Artika touched on an important point about exploring ‘kink’ in relationships. Regardless of your sexual fantasies, consent in intimate relationships is an absolute must, there's no two ways about it. She states, “Consent in ‘kink’ activities is equal to consent in any other sexual activities. Any act of sex should have consent in it.” Initiating a clear conversation around permission and defining boundaries involves expressing your preferences, such as mentioning specific activities of interest, and then seeking your partner's willingness to explore them with a straightforward yes or no. If you're partner(s) is unwilling, shift the focus to identifying alternative activities that everyone involved are comfortable exploring. You should even talk about the extent of interest to ensure a safe and consensual experience. 

For many, seeking consent can seem like an awkward conversation to have. Often taking the “sexy” out of sex. But Artika recommends alternate ways of communication. What else is the Internet for? Maybe share an informative reel about the same and that can be a conversation starter. In fact, the kind of relationship you're in can determine the medium. Artika explains, “If you're in a long term relationship or like a medium to long term relationship and not a hookup, then set aside some time just to talk about it so you don't land up in that awkward situation. When the moment comes, it can be a much shorter immediate consent situation. However, if it's a hookup or if it's a short term relationship, then I would say it doesn't matter. Nothing is awkward, you're going to probably see each other naked. What even are the rules anymore? How can it be awkward to talk about consent when you're literally sharing so much more intimacy anyway,” she chuckles. So it doesn't always have to be a serious conversation. Muster the courage to speak up and keep it lighthearted. Rather than straightforward inquiries like "Hey, do you want to try XYZ," a more gentler approach like, "Do you think you'd enjoy XYZ?" should do the rick. Or even propose the idea inspired by a movie ( a good one!). This ensures that the language used remains mild, comforting, and empathetic.

Once you have the consent, deep dive into the deets of the deed. "'Kink' or no ‘kink’, communication and setting boundaries are very important in any relationship and any scenario where physical intimacy is involved," states Artika outrightly. Clear communication and establishing boundaries as fundamental prerequisites in any sexual activity, including ‘kinks’. Artika recommends discussing comfort levels and unanimous agreement among involved partner/partners on what they're down for; regardless of whether the activity is categorised as a kink or not. Discuss the use of protection or contraception, and the concept of a safe word or gesture that signifies a desire to stop or modify the intensity of the activity. Or to stop it entirely. “Set some basic boundaries because that is the only way to safely and comfortably enjoy the act of sex,” she reiterates.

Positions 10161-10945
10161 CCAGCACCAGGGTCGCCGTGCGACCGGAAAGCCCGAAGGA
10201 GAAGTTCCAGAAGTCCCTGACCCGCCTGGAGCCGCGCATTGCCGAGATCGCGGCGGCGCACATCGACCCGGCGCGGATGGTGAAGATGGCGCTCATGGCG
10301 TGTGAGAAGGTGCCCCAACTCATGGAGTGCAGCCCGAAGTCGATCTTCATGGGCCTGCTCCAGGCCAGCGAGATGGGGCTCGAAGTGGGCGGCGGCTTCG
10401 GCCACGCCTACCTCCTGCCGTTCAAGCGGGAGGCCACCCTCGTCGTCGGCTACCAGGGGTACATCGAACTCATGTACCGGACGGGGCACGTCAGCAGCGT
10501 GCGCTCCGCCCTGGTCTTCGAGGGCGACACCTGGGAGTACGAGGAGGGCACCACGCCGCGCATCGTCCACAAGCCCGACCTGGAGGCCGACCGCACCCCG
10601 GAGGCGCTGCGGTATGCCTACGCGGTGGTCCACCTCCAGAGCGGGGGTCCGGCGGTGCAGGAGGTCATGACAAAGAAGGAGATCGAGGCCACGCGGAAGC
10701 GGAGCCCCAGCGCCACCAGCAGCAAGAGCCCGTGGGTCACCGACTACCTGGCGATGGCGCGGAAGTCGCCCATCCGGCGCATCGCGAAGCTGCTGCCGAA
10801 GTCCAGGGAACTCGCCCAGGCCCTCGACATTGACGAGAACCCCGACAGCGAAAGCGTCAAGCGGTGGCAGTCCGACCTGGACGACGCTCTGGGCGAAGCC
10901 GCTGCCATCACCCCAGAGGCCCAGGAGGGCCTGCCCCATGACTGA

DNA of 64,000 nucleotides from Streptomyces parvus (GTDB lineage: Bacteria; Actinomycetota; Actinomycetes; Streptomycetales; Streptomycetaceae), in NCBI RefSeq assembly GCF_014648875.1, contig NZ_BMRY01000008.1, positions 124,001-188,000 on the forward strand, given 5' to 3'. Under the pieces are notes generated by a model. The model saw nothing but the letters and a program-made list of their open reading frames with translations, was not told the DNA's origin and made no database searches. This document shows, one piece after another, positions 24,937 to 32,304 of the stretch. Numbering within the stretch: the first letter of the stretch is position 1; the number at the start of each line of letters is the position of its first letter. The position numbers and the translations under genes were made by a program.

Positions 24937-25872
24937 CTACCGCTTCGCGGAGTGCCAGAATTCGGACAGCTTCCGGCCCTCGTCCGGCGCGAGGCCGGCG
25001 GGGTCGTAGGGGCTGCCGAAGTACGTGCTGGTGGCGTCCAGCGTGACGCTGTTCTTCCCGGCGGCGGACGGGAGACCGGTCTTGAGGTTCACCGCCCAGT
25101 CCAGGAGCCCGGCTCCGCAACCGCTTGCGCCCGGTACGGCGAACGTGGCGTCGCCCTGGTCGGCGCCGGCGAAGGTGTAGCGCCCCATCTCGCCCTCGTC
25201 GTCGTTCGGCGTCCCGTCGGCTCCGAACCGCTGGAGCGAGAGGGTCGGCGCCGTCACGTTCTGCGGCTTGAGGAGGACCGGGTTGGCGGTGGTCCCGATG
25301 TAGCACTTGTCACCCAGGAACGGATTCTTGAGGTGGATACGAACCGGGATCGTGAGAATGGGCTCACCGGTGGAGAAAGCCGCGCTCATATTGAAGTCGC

But how can couple navigate situations where one partner is more into it than the other? “This is something that a lot of people have asked me about on my Instagram community. This is a very common occurrence. It's not bizarre if your partner is not 100% on the same page as you. People don't even like the same flavour of ice cream! It's completely OK to not want to do exactly the same thing in bed a 100% of the times,” reveals Artika. So don't play the blame game. If one partner expresses interest in trying something new while the other is not inclined, it's essential to not point fingers. It doesn't indicate a lack of love or a personal issue; rather, it revolves around individual comfort levels. Similarly, if one partner is hesitant, there's no need for self-blame for holding your partner back. Taking part or refraining from specific activities is entirely a personal choice, and being mindful of that is essential for a healthy relationship dynamic.

Moving forward with such differences, focus on informed communication and understanding without coercion or forcing them to do things they don't want to do. Talk to them, give them more insights about the activity to make them feel more at ease, potentially encouraging further contemplation on their willingness to try it. “It can be a gradual approach, where maybe the thing you want to try your partner is not ready with, but there is an easier or most or less complex version of the same thing that your partner may be more willing to do and so you can start off with that first and then go ahead with it”, stated Artika. She recommends not fixating on a single act and making it your end-all. Because obsessing and coercing your partner can end up with them having an overall bad experience of sex in itself. It can even lead to harbouring negative emotions towards the whole thing. ”Inform and educate yourself and your partner, and try to introduce the ‘kink’ gradually. If not then see what are other things that you both can enjoy or you and all your partners can enjoy. And avoid forcing at all costs," concludes Artika.